CPPD Child Benefits


#1

Children over 18 up to 25 still going to school can receive the benefit and it is taxed in their name with the theory that little if any would be owed because their income is less than the basic CRA amount. Question, then why is this same theory not applied to Children up to 18? Is the benefit in their name and under whose name will it be taxed?


#2

People under 18 don’t file income taxes and the gov. wants their taxes. :slight_smile:


#3

That’s a good question to CRA. Call CRA customer service. They will definitely answer it. They always do.


#4

Ok here’s the skinny. CRA has no concern over Service Canada. So they cannot answer question on who will be taxed. It depends who you get on the line at Service Canada and you will here several different answers. One is that they tell you to call CRA, another answe is that it is taxed in Parents name until 18 yrs. the other is it is in their name but sent to your bank account. Well the latter is correct. The money is deposited along with the parents CPPD and separate t4 slips are given by Service Canada in child’s name. Mystery solved. Not sure why no one on this forum had the answer. But then again not many in govt either. Be careful of misinformation. There are lots of it!


#5

Why does CRA give t4s to children under 18?


#6

It’s Service Canada giving out the slips. Therefore for CRA purpose it’s taxed in their name. So if under the exemption amount then tax free. That’s great.


#7

I don’t think people under 18 do taxes so it seems like a waste of paper.


#8

Anyone and everyone who makes over the federal basic personal amount of $11,635 (for 2017) will have to pay income taxes. The basic personal amount is a non-refundable tax credit amount, and like every other non-refundable credit, it is calculated on the lowest tax bracket rate of 15%. So if one made $11,000 in 2017, the basic federal tax credit will wipe that out and no tax is required. CRA will know how much one makes based on the companies/organizations they work for. Many people under 18 make money. Think of child actors/models/singers etc… So if a child does not make more than that, no CRA return is required. It’s not a waste of paper because Service Canada is only reporting that portion that they dole out and have no idea if there is other income for that child. If the monies were taxed in the parent’s name, then almost half of it would be lost to taxes. The purpose of the benefit is for the child and if the family can afford it, then put it towards RESPs, clothing, activities or whatever. When child turns 18, they will have to have a bank account because it will have to get deposited to their account.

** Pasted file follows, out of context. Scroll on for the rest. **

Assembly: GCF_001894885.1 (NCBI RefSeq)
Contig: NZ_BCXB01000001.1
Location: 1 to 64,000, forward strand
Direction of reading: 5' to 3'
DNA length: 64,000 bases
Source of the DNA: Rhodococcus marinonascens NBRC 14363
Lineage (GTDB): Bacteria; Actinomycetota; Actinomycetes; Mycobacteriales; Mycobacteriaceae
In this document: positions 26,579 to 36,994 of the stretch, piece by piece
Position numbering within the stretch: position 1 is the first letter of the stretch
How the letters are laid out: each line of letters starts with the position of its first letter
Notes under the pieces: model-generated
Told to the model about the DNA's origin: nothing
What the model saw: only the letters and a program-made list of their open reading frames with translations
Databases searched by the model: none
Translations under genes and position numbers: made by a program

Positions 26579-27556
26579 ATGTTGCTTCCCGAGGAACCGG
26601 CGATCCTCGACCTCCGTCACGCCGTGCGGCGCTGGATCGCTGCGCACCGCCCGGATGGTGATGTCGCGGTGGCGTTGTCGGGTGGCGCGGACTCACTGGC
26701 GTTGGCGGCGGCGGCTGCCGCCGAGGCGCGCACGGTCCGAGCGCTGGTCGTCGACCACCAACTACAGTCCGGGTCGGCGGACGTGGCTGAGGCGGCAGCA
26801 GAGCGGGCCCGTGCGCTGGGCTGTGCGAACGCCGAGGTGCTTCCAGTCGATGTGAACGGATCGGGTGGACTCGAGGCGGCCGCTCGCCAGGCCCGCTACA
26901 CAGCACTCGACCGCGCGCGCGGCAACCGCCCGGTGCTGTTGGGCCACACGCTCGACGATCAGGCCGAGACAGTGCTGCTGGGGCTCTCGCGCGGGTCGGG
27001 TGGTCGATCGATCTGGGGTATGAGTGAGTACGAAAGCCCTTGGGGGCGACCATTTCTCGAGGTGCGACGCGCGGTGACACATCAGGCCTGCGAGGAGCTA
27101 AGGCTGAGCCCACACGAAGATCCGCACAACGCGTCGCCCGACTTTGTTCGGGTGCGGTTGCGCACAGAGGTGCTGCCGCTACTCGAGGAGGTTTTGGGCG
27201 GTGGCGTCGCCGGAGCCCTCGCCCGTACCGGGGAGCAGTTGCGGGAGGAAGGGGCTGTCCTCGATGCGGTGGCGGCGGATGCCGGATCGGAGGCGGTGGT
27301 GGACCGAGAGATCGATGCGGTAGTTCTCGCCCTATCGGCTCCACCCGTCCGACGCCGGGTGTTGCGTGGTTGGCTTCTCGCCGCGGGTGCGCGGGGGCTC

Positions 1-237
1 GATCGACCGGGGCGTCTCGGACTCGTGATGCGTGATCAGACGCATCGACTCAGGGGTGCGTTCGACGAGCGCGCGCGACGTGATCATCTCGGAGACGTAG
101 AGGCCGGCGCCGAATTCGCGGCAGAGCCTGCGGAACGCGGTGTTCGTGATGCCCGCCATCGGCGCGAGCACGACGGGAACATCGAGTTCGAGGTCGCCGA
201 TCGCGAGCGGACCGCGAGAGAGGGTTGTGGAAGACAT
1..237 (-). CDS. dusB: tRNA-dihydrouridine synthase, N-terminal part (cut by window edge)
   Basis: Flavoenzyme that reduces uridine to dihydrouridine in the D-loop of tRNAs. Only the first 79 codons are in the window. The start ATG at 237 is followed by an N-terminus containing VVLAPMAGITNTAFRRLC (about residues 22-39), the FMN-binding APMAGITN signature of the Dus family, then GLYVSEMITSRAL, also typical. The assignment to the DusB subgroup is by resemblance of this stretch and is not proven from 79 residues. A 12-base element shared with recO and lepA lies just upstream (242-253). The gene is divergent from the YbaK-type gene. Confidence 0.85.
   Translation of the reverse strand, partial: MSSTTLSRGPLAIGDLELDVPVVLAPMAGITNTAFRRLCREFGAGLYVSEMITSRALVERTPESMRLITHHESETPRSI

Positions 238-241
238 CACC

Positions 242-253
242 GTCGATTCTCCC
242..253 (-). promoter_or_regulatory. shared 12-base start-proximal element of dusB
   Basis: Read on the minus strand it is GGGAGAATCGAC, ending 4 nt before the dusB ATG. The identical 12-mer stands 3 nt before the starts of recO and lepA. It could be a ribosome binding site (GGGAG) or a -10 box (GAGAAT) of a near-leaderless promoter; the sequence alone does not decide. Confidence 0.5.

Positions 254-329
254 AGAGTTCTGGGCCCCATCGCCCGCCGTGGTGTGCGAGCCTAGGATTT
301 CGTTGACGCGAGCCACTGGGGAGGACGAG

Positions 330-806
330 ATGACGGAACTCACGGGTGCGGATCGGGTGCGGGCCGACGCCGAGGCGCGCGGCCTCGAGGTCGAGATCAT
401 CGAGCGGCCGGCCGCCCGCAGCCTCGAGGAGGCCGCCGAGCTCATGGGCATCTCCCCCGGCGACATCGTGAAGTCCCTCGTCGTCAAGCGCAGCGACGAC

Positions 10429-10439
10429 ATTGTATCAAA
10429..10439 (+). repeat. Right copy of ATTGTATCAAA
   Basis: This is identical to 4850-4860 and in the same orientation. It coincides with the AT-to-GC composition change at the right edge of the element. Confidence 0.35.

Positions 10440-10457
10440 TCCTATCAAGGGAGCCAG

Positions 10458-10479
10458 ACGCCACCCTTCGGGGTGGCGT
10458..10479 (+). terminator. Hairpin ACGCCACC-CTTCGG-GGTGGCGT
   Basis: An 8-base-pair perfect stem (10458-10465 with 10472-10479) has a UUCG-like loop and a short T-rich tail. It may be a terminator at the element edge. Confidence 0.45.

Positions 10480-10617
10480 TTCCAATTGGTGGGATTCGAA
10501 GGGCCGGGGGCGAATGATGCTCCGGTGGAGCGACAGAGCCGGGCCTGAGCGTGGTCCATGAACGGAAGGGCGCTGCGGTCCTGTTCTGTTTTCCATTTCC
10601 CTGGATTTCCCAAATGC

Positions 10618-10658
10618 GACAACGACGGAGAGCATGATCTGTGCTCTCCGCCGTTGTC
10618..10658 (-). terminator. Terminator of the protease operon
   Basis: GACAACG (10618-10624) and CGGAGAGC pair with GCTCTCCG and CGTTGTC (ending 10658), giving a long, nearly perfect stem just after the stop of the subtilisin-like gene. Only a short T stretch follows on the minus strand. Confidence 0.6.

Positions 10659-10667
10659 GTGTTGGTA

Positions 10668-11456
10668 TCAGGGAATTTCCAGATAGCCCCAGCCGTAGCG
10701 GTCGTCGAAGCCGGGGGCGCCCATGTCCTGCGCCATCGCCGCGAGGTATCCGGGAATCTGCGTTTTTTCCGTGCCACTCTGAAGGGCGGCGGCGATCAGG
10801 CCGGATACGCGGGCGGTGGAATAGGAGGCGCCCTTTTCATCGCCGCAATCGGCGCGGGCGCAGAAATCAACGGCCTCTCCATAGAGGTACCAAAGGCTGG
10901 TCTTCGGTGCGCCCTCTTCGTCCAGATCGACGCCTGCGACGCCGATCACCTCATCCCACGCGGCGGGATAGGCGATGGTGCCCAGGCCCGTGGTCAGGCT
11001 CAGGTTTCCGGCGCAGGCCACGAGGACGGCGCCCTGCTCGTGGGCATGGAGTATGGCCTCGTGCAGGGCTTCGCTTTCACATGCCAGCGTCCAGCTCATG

#9

Neat.

Although most minors do not earn enough income to be required to file a tax return, many should if they are due a refund.

Do people over 18 need to file returns even if they don’t owe or get a refund?


#10

Correct. If they had to pay any income tax taken out of their pay check from a job and they didn’t earn over the basic exemption they would get a refund. But if you paid no taxes then the exemption is moot. Ie if you earn zero dollars and paid in zero tax you can’t use the basic exemption as a tax credit.


#11

So I’m allowed to stop filing taxes?


#12

Apparently yes if you have no income over the exemption to claim.

Cherylynn Hunt :grinning:


#13

It just occurred to me that I think I have to file if I want the GST rebate.


#14

Yes as would those requiring child’s benefits.

Cherylynn Hunt :grinning: